Electromagnetic induction in current loops

  • I
  • Thread starter phys
  • Start date
  • #1
12
0

Main Question or Discussion Point


would be really grateful if someone could help throw some light on this - its probably really simple but I am typing myself up in loops!

I have a piece of wire which is placed in an external AC magnetic field which is varying sinusoidally. The wire is folded to make two rings of radii r1 and r2 with resistances R1 and R2. (see picture below) I have derived an equation for the current in the loop in terms of the emfs E1 and E2 induced in the 2 parts of the loops. I think that this is I = (E1+E2)/(R1+R2)

I want to work out potential difference between the two parts of the loop at their crossing point in terms of the same variables - any ideas on how I would approach this? Thank you very much

 

Attachments

Answers and Replies

  • #2
cnh1995
Homework Helper
Gold Member
3,387
1,125
I want to work out potential difference between the two parts of the loop at their crossing point
Between which two points?
 
  • #3
12
0
The bottom point of each loop
 
  • #4
vanhees71
Science Advisor
Insights Author
Gold Member
2019 Award
15,369
6,750
I don't understand the question. You can calculate the EMF, i.e., the vorticity of the em. field (it's not a voltage!) according to Faraday's Law
$$\vec{\nabla} \times \vec{E}=-\frac{1}{c} \partial_t \vec{B}.$$
In integrated form it's
$$\int_{\partial A} \mathrm{d} \vec{x} \cdot \vec{E}=-\frac{1}{c} \frac{\mathrm{d}}{\mathrm{d} t} \int_A \mathrm{d}^2 \vec{f} \cdot \vec{B}=-\frac{1}{c} \dot{\Phi}.$$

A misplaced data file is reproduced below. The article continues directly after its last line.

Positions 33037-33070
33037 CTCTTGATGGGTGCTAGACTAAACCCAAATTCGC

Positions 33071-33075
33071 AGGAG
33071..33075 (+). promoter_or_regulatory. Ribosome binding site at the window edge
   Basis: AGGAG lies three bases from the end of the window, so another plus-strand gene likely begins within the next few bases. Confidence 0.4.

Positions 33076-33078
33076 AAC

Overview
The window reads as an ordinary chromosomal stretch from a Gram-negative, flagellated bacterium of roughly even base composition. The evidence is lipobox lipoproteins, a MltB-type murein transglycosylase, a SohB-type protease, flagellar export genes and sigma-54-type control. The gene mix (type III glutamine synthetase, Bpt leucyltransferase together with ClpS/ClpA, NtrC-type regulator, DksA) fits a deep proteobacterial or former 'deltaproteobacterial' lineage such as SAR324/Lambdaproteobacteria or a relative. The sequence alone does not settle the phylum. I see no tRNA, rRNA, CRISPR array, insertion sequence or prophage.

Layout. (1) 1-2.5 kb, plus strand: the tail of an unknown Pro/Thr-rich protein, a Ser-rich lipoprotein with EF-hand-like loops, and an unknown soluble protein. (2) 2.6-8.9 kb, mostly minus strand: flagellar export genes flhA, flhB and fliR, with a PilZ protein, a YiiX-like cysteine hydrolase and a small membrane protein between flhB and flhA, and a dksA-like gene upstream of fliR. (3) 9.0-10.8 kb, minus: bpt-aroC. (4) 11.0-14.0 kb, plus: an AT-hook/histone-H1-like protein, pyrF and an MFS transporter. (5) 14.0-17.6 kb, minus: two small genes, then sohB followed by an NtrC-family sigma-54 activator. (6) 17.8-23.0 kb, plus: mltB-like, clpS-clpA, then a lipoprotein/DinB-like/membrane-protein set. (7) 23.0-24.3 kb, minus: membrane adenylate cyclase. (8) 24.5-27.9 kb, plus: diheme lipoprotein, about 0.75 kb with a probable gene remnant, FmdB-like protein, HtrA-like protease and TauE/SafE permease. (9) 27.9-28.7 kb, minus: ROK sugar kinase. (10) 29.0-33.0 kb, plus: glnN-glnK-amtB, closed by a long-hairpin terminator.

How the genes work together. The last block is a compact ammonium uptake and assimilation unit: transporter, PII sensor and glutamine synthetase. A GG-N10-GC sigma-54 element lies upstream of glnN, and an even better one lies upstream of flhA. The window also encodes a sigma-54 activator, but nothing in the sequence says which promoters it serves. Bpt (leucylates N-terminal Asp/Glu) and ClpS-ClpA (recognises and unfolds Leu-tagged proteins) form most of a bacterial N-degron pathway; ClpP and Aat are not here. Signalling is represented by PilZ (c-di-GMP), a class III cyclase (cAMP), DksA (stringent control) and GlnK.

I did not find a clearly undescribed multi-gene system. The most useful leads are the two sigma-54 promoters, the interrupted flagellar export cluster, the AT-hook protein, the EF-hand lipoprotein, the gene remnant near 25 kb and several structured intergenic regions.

Here you run around two loops, i.e., the total flux is the sum of the fluxes through the small and the large loop.
 
  • #5
29
12
@vanhees71 is correct. Imagine you are sitting at the bottom point of the two loops. Let's say your potential is zero. Now you go in the direction of the electric field in the loop, around the small loop then around the big loop and you return to the point you were at. Now what is the potential you have gained. It is the closed loop integral of E.dl which is simply the time derivative of the sum of the fluxes through both loops. So if you AC field is $$Bsin(\omega t)$$ then the sum of your fluxes is $$Bsin(\omega t)\pi r_{1}^{2}+Bsin(\omega t)\pi r_{2}^{2}$$

Then $$\oint{E}{dl}=Bcos(\omega t)\omega \pi(r_{1}^{2}+r_{2}^{2})=$$ difference in potential

Your formula for current is correct, by the way.
 
  • #6
vanhees71
Science Advisor
Insights Author
Gold Member
2019 Award
15,369
6,750
Perhaps I should have emphasized more that there is no potential here, because ##\vec{\nabla} \times \vec{E} \neq 0##. It's an EMF, not a voltage!
 
  • #7
29
12
Yes, you are right in that. There is no fixed potential assigned to every point in space as such. I meant the EMF "gained" on taking one turn around the length of the wire. Of course this is lost due the resistance.
 
  • Like
Likes vanhees71
  • #8
12
0
Thanks everyone!
The two loops are actually one loop - in the sense that it is one piece of wire.
I want to work out the pd between the two points which are at the bottom - I think that an equivalent circuit is the diagram below.
I therefore want to work out the pd between the two points that I have crossed.
I'm probably wrong but would the pd just be E1 if the current was anticlockwise or E2 if the current was clockwise?
If the field is Bsinwt would this mean that the pd changes between E1 and E2?
 
  • #10
29
12
Yes, if suppose the emf in the small loop is E1 and you go over the portion of the loop that is the small circle the pd will be E1. If you go over the portion that is the big circle the pd will be E2. It all depends on what your path is.
 

Related Threads on Electromagnetic induction in current loops

Replies
2
Views
1K
Replies
3
Views
861
  • Last Post
Replies
4
Views
2K
  • Last Post
Replies
1
Views
1K
  • Last Post
Replies
4
Views
2K
Replies
5
Views
3K
  • Last Post
Replies
7
Views
1K
Replies
3
Views
1K
Replies
78
Views
10K
Replies
6
Views
5K
Top